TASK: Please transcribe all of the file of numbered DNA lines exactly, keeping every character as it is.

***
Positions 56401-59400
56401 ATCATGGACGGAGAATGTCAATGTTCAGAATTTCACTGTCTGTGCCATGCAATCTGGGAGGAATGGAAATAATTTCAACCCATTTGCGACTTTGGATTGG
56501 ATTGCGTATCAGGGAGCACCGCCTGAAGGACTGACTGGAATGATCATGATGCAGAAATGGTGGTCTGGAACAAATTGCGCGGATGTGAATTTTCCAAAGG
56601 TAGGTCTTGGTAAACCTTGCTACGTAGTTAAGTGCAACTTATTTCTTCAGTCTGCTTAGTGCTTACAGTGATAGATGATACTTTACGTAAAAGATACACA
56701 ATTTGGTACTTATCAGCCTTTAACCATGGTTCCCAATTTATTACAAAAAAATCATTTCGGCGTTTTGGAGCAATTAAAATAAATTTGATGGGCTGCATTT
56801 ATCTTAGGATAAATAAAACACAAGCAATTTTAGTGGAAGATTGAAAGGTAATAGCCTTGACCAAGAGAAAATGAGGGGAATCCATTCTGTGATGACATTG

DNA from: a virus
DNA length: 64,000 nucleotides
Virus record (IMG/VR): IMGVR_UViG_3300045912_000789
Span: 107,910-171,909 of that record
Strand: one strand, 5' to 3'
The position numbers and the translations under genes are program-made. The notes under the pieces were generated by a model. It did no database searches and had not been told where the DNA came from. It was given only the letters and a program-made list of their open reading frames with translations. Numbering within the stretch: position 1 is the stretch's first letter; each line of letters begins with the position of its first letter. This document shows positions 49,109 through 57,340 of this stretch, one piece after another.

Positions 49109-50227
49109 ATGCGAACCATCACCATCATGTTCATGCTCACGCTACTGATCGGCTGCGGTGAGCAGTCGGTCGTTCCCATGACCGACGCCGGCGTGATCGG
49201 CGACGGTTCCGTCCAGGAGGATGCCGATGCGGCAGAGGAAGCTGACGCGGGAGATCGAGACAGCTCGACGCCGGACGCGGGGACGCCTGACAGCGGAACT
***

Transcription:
Positions 56401-59400
56401 ATCATGGACGGAGAATGTCAATGTTCAGAATTTCACTGTCTGTGCCATGCAATCTGGGAGGAATGGAAATAATTTCAACCCATTTGCGACTTTGGATTGG
56501 ATTGCGTATCAGGGAGCACCGCCTGAAGGACTGACTGGAATGATCATGATGCAGAAATGGTGGTCTGGAACAAATTGCGCGGATGTGAATTTTCCAAAGG
56601 TAGGTCTTGGTAAACCTTGCTACGTAGTTAAGTGCAACTTATTTCTTCAGTCTGCTTAGTGCTTACAGTGATAGATGATACTTTACGTAAAAGATACACA
56701 ATTTGGTACTTATCAGCCTTTAACCATGGTTCCCAATTTATTACAAAAAAATCATTTCGGCGTTTTGGAGCAATTAAAATAAATTTGATGGGCTGCATTT
56801 ATCTTAGGATAAATAAAACACAAGCAATTTTAGTGGAAGATTGAAAGGTAATAGCCTTGACCAAGAGAAAATGAGGGGAATCCATTCTGTGATGACATTG

DNA from: a virus
DNA length: 64,000 nucleotides
Virus record (IMG/VR): IMGVR_UViG_3300045912_000789
Span: 107,910-171,909 of that record
Strand: one strand, 5' to 3'
The position numbers and the translations under genes are program-made. The notes under the pieces were generated by a model. It did no database searches and had not been told where the DNA came from. It was given only the letters and a program-made list of their open reading frames with translations. Numbering within the stretch: position 1 is the stretch's first letter; each line of letters begins with the position of its first letter. This document shows positions 49,109 through 57,340 of this stretch, one piece after another.

Positions 49109-50227
49109 ATGCGAACCATCACCATCATGTTCATGCTCACGCTACTGATCGGCTGCGGTGAGCAGTCGGTCGTTCCCATGACCGACGCCGGCGTGATCGG
49201 CGACGGTTCCGTCCAGGAGGATGCCGATGCGGCAGAGGAAGCTGACGCGGGAGATCGAGACAGCTCGACGCCGGACGCGGGGACGCCTGACAGCGGAACT